This year, just 11.7% of Americans moved. That’s a near record low.

The largest percentage of moves are within the same state, while the rate of moves to a new state has fallen 51 percent below its 1948 to 1971 average levels, according to a recent National Bureau of Economic Research working paper.

It’s May Day, or International Worker’s Day, today, and we’re taking a moment to look at the situation of workers in America. How are all workers, including freelancers, faring in 2014?

The study relates Americans’ lack of mobility to the fact that Americans simply aren’t changing jobs as often. And they’re not changing jobs because it’s not as economically beneficial to change jobs as it used to be.

Workers who changed jobs 50 years ago got an average income boost of 7%. Today they get less than half that boost.

People aren’t changing industries as much as they used to, either.

Source: The Atlantic

The authors believe that this is a further sign that the workforce is becoming increasingly specialized. For example, if you’re interested in becoming a designer, you must almost always attend design school and work a long time in the industry. Generic skills (applicable across many industries) no longer have as big of a place in the American economy.

These specialized workers choose a place to live early in their career and stay put.

“Research shows that the locations of skilled positions and high human capital locations have diverged further, and that spatial inequality is growing alongside socioeconomic inequality,” an Atlantic piece covering the paper said.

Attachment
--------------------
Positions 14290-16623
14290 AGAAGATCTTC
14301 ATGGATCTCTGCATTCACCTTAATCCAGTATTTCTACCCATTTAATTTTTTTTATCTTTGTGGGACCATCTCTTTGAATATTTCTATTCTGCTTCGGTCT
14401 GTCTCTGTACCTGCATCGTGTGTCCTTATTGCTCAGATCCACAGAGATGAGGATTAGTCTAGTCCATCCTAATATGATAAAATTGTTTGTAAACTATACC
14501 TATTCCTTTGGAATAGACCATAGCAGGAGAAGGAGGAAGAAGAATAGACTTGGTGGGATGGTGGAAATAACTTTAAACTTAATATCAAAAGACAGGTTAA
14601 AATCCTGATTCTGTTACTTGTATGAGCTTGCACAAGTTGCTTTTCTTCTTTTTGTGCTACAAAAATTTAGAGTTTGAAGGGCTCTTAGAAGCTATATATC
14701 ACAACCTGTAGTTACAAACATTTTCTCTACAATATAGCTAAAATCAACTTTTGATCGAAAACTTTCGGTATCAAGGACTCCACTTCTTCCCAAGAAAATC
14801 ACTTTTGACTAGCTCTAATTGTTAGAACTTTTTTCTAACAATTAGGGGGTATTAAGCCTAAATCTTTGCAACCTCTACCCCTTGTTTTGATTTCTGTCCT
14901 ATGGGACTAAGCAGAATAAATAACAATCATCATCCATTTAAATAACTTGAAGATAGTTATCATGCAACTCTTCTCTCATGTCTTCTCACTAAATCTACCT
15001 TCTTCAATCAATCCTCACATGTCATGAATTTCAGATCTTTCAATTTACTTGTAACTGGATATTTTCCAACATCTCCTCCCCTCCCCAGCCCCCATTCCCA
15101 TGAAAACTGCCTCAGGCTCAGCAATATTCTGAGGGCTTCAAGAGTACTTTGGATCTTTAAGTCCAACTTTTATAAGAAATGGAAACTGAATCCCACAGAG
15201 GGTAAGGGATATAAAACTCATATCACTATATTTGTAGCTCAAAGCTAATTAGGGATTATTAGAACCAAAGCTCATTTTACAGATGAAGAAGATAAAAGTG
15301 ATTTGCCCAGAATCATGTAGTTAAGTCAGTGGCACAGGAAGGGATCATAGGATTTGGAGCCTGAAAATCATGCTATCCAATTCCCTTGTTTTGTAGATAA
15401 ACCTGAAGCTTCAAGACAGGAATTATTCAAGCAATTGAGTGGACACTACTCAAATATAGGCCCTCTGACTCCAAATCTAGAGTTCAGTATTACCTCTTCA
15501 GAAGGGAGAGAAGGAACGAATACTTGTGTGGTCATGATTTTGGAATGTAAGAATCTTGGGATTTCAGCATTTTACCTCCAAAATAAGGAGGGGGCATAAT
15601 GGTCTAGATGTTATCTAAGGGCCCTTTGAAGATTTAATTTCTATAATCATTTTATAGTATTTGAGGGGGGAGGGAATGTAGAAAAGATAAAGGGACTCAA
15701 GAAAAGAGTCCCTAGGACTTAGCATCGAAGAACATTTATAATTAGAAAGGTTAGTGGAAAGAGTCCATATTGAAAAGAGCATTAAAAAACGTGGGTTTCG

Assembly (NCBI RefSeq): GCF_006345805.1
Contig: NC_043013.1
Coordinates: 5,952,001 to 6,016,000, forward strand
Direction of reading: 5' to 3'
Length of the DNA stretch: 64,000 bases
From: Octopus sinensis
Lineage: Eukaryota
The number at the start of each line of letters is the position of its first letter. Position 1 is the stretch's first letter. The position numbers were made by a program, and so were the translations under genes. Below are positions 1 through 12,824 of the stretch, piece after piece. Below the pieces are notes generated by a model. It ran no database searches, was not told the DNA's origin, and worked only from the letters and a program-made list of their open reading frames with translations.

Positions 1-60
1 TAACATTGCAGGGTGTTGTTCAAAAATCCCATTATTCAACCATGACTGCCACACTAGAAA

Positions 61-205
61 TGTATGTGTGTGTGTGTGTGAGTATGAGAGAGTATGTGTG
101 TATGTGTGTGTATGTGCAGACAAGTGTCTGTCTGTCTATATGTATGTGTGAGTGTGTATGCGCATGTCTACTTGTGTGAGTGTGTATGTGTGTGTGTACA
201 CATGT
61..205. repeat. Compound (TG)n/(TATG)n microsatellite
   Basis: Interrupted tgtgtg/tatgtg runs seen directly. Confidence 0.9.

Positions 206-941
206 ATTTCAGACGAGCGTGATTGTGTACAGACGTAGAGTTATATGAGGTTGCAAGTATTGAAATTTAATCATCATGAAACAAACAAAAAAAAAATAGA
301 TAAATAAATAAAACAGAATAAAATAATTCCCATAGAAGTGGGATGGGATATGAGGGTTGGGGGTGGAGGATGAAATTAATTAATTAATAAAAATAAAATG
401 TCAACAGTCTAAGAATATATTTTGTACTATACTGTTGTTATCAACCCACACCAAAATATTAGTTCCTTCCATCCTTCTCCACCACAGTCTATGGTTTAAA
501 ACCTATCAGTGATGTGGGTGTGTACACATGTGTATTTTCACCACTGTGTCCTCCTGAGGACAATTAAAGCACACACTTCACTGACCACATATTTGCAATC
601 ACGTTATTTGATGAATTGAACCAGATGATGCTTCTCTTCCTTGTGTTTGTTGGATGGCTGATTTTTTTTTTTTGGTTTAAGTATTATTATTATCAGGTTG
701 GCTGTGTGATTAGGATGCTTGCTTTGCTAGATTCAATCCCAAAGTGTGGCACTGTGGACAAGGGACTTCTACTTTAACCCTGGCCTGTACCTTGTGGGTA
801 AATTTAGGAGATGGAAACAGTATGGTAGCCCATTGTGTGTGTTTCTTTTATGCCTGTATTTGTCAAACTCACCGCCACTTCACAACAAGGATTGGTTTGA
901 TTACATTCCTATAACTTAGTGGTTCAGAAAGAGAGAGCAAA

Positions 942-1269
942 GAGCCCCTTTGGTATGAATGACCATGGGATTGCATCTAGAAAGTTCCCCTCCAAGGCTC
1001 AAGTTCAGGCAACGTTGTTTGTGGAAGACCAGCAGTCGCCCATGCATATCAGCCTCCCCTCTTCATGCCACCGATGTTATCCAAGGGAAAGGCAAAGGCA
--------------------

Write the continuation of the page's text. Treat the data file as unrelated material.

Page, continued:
In other words, as specialized, highly skilled employees pull ahead of workers with broader but less highly-compensated skills, these two types of workers are also living and working farther apart, and those communities are on two very different economic trajectories.

For the most part, freelancers are a highly specialized workforce. They’re shaping these trends; as this article points out, most freelancers are living in locations associated with skilled positions.

But the face of the independent workforce is changing. Older Americans are living and freelancing outside major metropolitan areas, while small, peer-to-peer businesses are thriving in smaller cities across the country (which is building and reshaping those cities).

We’re curious. As a freelancer, how many times have you moved? Do you feel that freelancing causes you to move more or less, and when you do move, do you find major metropolitan areas provide greater economic benefits?